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Five Lies You'll Hear On A Job Search

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The job market is picking up. We get as many inquiries in our office now from talent-hungry recruiters and employers as we do from job seekers.

People who’ve tolerated unexciting jobs waiting for things to turn around are looking around the talent marketplace. People who’ve been out of work for ages are seeing a little more recruiting activity.

That’s good news, right? It’s mostly good. The danger for a job-seeker is to get sucked into the Vortex.

The Vortex is the force that takes over when you start to get traction in a job search.

“This is cool!” you think. “These guys like me. Maybe I’ll get this job offer and get out of my horrible job.”

If you’re not working, you think “Maybe I’ll get this job and pay off my credit card debt, finally!”

The Vortex is powerful. When an employer starts to show interest in you, it’s easy to get sucked in, whether the job is good for you or not.

We like to be liked — it’s normal!

When you’re working and another company is interested in you, it’s like a secret life. Your colleagues don’t know you’ve got something going on the side. It’s like having an affair (not that I would know anything about that).

These new people seem to like you more than your colleagues do. How alluring! How magnetic!

This is exactly the point where the Vortex can take over and impair your judgment. Ignoring your gut in the Vortex can land you in a job that’s worse than the one you left, and worse than another month of unemployment.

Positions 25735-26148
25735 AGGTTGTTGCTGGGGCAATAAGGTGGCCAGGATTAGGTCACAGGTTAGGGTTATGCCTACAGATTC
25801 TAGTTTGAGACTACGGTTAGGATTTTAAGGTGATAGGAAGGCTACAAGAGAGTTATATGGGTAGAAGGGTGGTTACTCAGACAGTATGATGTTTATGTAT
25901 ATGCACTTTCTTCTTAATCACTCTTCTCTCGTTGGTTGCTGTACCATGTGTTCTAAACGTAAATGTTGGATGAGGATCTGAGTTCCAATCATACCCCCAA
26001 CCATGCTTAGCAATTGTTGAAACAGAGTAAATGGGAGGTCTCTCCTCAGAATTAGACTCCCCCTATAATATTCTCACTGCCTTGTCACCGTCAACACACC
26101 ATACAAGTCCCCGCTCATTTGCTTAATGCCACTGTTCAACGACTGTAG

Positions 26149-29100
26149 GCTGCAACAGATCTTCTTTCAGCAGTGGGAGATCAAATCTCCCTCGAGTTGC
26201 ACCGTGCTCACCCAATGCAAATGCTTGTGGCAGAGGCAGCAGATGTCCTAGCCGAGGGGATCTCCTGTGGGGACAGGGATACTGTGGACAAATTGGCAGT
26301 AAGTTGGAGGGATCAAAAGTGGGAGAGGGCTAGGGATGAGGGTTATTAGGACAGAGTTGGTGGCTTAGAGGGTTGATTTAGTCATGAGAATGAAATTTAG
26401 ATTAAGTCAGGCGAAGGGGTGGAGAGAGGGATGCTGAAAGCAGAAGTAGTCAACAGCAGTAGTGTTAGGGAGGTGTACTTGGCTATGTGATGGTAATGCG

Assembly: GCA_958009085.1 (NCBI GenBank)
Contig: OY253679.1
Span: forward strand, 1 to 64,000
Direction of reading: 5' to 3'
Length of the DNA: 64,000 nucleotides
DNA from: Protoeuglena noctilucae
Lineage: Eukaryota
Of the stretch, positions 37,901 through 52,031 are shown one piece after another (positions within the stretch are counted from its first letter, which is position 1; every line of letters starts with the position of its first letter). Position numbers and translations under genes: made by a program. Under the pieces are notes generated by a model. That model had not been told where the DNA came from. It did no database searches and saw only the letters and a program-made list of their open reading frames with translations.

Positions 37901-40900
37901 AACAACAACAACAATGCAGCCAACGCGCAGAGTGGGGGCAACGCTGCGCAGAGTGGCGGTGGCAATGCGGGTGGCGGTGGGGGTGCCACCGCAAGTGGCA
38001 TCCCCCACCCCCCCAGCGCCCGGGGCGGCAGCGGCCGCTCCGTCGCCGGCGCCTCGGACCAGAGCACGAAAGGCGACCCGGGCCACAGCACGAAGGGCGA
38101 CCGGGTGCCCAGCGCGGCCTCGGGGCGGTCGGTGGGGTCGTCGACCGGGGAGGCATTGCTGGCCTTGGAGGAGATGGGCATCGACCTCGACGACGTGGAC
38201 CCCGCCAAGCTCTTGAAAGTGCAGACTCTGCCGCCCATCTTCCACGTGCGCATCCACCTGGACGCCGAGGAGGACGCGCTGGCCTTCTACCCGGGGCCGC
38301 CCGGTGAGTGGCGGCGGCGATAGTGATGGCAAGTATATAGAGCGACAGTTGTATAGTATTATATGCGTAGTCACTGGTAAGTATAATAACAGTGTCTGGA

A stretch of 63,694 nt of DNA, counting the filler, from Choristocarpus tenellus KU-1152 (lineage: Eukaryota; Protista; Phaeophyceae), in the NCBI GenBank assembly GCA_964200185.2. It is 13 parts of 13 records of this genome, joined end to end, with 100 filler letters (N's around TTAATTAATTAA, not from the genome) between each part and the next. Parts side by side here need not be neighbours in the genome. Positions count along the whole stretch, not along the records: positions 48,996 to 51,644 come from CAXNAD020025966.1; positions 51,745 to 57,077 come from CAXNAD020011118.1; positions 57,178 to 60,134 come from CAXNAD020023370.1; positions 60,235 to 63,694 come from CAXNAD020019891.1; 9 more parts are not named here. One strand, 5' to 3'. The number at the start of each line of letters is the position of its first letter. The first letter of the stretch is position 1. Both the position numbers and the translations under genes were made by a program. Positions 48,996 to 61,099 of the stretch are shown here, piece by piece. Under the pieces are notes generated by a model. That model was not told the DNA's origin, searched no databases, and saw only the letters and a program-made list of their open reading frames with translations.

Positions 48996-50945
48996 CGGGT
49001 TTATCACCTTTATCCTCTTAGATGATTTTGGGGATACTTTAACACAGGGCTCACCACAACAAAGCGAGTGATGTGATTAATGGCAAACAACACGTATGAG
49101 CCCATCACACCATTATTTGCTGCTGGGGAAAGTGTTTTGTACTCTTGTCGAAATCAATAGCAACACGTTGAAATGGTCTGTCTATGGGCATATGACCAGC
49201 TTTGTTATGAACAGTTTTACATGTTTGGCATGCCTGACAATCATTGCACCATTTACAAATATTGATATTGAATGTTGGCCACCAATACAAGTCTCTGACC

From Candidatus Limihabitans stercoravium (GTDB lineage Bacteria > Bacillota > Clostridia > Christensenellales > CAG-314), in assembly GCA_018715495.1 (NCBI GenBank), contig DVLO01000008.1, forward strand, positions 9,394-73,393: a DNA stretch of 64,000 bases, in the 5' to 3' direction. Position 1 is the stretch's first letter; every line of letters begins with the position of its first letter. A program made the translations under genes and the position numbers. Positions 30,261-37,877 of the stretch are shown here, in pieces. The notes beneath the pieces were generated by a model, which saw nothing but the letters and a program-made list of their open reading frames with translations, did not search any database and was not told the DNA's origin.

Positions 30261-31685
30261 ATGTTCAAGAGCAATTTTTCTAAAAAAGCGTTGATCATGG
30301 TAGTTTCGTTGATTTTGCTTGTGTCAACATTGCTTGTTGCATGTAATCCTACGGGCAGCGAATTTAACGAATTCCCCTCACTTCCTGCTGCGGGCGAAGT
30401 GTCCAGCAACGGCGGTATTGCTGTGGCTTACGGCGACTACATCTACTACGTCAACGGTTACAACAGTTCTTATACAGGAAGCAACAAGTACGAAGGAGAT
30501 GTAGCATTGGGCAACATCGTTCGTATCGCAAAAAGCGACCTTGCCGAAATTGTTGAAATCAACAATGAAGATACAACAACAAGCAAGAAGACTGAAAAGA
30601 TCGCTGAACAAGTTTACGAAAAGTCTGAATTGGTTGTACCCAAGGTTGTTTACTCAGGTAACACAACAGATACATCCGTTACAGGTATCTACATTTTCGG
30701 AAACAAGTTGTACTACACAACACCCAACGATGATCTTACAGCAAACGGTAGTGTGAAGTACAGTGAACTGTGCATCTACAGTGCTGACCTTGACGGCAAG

The big red flag for a job-seeker is to be lied to by someone on the employer side of the desk.  Job-seekers hear lies from recruiters,  hiring managers, and other people involved in the selection process. I’m not hating on anyone.  As in any population, some people are confident, trusting and truthful, and others are mired in fear.

When people get fearful, they lie.

They say things like “Oh yes, we’re putting in a new system to improve Accounts Payable” and it’s only months later, when you’ve asked your new boss a hundred times what’s happening with that software upgrade, that you realize your boss was just shining you on.

Your boss couldn’t sell the CFO on a software upgrade if her life depended on it. She lied to you when you were a candidate for the job.

People who lie to job-seekers aren’t necessarily trying to mislead them. They have high hopes at the moment they say whatever fanciful thing they say. But they’re lying, because in their gut of guts they know that what they’re telling you is a pipe dream, removed from reality.

Here are five more lies we hear every day from our job-seeking clients.

When people are feeding you a line of baloney in the recruiting process, your job is to run. Don’t work for people like that.

If they have to tell you stories to get you in the door, what do you think it will be like to work with them?


We’re still sorting out the job description, reporting relationship and salary range for the job.

How ridiculous and unprofessional can you be, to waste job-seekers’ time and your own HR team’s energy in an interview process before you know what you need? That’s almost sure to be a lie, and if it’s true, it’s a massive red flag.

What does it mean?

“We’re still sorting it all out” often means that there’s dissension on the management team about just what the new person should do. Sometimes it means that somebody up the ladder has misgivings about the job opening itself, the reporting relationship or the salary budget. Either way, it’s not a sign of a well-run shop.

What do I say when I hear this?

You can say “Thanks for that info. Let’s put our conversation on hold until those details are resolved. Obviously it’s silly for us to talk about an assignment whose contours haven’t been established yet.”


You’re definitely a finalist for the job, but an internal candidate has just emerged.

This is probably a lie that means they’re stalling for time. If it’s true, they’re incompetent.

Every hiring manager and recruiting partner has a responsibility to identify internal candidates before going outside to promote the job.